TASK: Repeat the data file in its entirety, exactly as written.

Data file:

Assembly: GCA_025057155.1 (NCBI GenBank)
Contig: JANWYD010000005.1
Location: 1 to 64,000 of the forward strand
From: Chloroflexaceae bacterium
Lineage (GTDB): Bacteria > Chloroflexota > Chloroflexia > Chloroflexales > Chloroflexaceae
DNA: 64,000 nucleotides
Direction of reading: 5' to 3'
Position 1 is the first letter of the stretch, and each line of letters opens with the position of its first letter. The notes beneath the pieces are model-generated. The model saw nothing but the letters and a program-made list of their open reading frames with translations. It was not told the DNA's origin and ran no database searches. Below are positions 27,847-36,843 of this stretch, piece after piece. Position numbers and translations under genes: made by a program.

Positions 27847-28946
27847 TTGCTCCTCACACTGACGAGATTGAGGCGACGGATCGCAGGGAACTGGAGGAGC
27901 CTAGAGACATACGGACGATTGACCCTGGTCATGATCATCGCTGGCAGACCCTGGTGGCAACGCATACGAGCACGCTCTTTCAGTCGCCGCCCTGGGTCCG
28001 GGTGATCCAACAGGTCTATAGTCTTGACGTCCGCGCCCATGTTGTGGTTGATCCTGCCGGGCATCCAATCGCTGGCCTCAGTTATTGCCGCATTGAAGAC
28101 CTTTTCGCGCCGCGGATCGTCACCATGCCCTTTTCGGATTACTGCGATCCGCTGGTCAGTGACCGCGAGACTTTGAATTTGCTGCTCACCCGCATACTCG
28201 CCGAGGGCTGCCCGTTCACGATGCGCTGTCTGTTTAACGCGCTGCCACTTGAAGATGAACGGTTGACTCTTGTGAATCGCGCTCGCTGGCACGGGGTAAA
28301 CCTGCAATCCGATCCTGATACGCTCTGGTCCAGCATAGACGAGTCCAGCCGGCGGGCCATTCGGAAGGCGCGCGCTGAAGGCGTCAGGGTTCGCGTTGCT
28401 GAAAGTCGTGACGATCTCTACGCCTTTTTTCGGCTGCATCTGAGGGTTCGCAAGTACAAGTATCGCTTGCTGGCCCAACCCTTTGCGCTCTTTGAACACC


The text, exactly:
Assembly: GCA_025057155.1 (NCBI GenBank)
Contig: JANWYD010000005.1
Location: 1 to 64,000 of the forward strand
From: Chloroflexaceae bacterium
Lineage (GTDB): Bacteria > Chloroflexota > Chloroflexia > Chloroflexales > Chloroflexaceae
DNA: 64,000 nucleotides
Direction of reading: 5' to 3'
Position 1 is the first letter of the stretch, and each line of letters opens with the position of its first letter. The notes beneath the pieces are model-generated. The model saw nothing but the letters and a program-made list of their open reading frames with translations. It was not told the DNA's origin and ran no database searches. Below are positions 27,847-36,843 of this stretch, piece after piece. Position numbers and translations under genes: made by a program.

Positions 27847-28946
27847 TTGCTCCTCACACTGACGAGATTGAGGCGACGGATCGCAGGGAACTGGAGGAGC
27901 CTAGAGACATACGGACGATTGACCCTGGTCATGATCATCGCTGGCAGACCCTGGTGGCAACGCATACGAGCACGCTCTTTCAGTCGCCGCCCTGGGTCCG
28001 GGTGATCCAACAGGTCTATAGTCTTGACGTCCGCGCCCATGTTGTGGTTGATCCTGCCGGGCATCCAATCGCTGGCCTCAGTTATTGCCGCATTGAAGAC
28101 CTTTTCGCGCCGCGGATCGTCACCATGCCCTTTTCGGATTACTGCGATCCGCTGGTCAGTGACCGCGAGACTTTGAATTTGCTGCTCACCCGCATACTCG
28201 CCGAGGGCTGCCCGTTCACGATGCGCTGTCTGTTTAACGCGCTGCCACTTGAAGATGAACGGTTGACTCTTGTGAATCGCGCTCGCTGGCACGGGGTAAA
28301 CCTGCAATCCGATCCTGATACGCTCTGGTCCAGCATAGACGAGTCCAGCCGGCGGGCCATTCGGAAGGCGCGCGCTGAAGGCGTCAGGGTTCGCGTTGCT
28401 GAAAGTCGTGACGATCTCTACGCCTTTTTTCGGCTGCATCTGAGGGTTCGCAAGTACAAGTATCGCTTGCTGGCCCAACCCTTTGCGCTCTTTGAACACC